Together we have made a real and lasting difference that has improved people’s lives, notably: $12 billion in relief recovered for nearly 30 million consumers; stronger safeguards against irresponsible mortgage practices that caused the financial crisis and hurt millions of Americans; giving people a voice by handling over 1.3 million complaints that led to problems getting fixed for vast numbers of individuals, and creating new ways to bring financial education to the public so that people can take more control over their economic lives.
Rep. Jeb Hensarling (R-TX), Cordray’s antagonist on the House Financial Services Committee, says it is clear “that under Mr. Cordray’s leadership the CFPB has shown an utter disregard for protecting markets and has made credit more expensive and less available in many instances; this is particularly true for low and moderate income Americans. What is also clear is that under Mr. Cordray’s leadership, the CFPB has acted unlawfully, routinely denied market participants due process and abused its powers.”
His colleague on the committee, Rep. Steven Pearce, represents a southern New Mexico district where half the homes are manufactured housing, a sector that’s been stricken by CFPB’s mortgage rules.
“CFPB reform would start opening up those lines of credit,” he said earlier this year.
Cordray claims to have recovered $12 billion for consumers. I offer a four-word rebuttal: Bayesian Improved Surname Geocoding. That’s the name of a program the CFPB used to identify black-sounding names in predominantly black neighborhoods so that it could mail out $80 million in checks to folks who might have been black, and therefore might have been part of a borrower pool that in the aggregate was charged higher interest rates. This was part of a settlement against Ally Financial. The problem, as you might have guessed: CFPB didn’t actually know the race of a single one of Ally’s borrowers.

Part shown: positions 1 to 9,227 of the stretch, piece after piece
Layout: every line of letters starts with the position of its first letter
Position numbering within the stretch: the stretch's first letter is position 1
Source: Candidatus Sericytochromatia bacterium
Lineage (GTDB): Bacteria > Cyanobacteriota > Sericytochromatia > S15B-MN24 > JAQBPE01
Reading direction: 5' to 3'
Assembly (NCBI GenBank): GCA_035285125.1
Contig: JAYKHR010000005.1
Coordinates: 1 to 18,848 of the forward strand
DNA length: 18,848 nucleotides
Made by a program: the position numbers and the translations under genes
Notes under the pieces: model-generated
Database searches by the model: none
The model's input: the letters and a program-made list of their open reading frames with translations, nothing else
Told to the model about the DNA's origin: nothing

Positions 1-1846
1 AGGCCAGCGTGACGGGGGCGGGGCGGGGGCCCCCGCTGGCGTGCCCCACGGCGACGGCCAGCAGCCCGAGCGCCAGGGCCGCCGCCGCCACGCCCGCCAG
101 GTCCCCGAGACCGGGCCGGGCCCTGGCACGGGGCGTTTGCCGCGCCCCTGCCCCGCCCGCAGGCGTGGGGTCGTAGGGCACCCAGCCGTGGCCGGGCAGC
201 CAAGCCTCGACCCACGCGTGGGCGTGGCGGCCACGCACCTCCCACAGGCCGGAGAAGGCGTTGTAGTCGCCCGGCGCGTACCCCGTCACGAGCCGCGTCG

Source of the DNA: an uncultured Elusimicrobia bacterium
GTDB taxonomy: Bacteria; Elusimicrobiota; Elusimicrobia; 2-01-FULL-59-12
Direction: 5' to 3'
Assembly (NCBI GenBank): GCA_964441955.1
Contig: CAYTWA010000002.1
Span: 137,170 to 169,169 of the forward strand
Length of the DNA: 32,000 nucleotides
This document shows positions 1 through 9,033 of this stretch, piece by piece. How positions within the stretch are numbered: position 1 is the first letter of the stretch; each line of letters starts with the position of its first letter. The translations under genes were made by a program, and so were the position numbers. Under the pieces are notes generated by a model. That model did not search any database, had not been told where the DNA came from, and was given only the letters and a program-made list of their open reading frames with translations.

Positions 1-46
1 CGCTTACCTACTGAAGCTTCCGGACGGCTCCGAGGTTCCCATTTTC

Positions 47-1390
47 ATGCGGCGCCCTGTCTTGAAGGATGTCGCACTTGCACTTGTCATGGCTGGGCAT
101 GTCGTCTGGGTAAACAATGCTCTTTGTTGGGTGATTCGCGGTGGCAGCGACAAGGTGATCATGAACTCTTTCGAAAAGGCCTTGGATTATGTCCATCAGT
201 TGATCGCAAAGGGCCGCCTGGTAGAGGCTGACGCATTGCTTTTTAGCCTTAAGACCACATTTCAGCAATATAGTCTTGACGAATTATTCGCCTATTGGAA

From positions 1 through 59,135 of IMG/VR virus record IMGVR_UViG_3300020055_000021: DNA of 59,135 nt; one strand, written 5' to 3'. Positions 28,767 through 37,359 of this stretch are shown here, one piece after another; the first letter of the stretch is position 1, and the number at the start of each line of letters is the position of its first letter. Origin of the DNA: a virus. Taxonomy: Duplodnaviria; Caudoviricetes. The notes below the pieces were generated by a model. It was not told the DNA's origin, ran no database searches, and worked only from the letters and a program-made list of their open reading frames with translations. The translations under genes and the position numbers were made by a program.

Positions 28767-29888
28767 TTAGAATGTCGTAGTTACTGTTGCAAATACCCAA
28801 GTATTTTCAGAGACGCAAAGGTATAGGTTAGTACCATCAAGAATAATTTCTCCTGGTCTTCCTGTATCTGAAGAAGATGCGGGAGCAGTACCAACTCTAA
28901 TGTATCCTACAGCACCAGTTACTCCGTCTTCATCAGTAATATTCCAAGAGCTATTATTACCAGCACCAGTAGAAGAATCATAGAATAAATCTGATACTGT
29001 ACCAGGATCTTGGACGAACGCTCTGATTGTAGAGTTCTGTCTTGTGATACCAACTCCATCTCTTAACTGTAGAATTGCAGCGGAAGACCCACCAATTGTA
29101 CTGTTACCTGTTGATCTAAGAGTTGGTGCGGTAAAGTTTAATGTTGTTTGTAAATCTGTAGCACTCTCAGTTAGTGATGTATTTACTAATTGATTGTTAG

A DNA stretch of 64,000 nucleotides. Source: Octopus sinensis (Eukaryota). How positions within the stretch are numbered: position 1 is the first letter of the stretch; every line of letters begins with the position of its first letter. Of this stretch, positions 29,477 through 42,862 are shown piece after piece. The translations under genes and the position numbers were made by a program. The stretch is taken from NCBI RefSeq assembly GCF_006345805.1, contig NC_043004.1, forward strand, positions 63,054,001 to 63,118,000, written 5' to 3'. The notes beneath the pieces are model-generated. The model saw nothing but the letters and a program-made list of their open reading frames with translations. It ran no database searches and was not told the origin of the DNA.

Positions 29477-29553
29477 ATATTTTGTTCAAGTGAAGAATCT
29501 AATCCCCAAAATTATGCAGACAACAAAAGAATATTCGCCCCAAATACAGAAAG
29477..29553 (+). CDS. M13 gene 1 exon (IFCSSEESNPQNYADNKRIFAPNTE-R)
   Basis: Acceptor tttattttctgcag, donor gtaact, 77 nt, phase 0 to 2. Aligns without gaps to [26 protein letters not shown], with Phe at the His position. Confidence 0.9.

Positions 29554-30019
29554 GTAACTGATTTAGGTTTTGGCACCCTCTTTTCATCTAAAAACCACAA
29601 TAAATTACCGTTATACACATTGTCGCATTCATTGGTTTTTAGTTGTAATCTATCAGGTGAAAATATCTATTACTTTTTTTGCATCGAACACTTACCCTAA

That’s not recovery. It’s shakedown and robbery. The gritty details rarely make the news reports; the editorial pages tend to think the whole business sounds great, although it’s obvious that few journalists understand how corrupt the CFPB is in practice.
A federal appeals court is still considering arguments heard in May on whether the CFPB’s structure is constitutional. Congress isn’t showing any inclination to reform CFPB. C. Boyden Gray, former counsel to President George H.W. Bush and the co-author of a white paper on the CFPB, says the courts need to fix the CFPB’s constitutional defects, which “let a politician like Richard Cordray exert unrivaled regulatory and enforcement powers during a Republican administration until he is good and ready to leave office,” he says. “In the meantime, the president should nominate a new CFPB director who will follow the law, curb the Bureau’s job-killing overregulation of financial institutions, and answer to the president as the sole head of the executive branch of government.”
We can choose between vigorous markets competing to offer all sorts of products and the one-size-fits-all requirements that characterize the CFPB, Obamacare, and most Democratic policies. One creates lower costs for all and the freedom to do something dumb. With the other, we all do the same dumb thing together, and watch the jobs disappear, watch the steam go out of the economy. And when we can’t figure out where we went wrong, a new nanny will come along to reassure us, singing a little song about China.